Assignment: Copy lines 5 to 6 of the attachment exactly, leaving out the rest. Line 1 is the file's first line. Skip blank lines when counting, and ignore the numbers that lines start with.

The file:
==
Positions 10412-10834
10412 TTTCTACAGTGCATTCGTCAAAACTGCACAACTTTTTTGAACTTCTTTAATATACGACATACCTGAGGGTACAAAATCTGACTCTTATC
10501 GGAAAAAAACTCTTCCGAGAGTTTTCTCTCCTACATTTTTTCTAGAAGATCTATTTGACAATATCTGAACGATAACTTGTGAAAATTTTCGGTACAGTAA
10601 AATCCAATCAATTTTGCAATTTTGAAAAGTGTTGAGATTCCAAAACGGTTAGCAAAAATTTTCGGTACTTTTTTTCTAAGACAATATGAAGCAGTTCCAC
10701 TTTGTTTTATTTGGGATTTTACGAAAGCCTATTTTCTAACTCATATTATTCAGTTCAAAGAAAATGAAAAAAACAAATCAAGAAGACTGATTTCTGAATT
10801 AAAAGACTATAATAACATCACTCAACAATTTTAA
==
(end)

10701 TTTGTTTTATTTGGGATTTTACGAAAGCCTATTTTCTAACTCATATTATTCAGTTCAAAGAAAATGAAAAAAACAAATCAAGAAGACTGATTTCTGAATT
10801 AAAAGACTATAATAACATCACTCAACAATTTTAA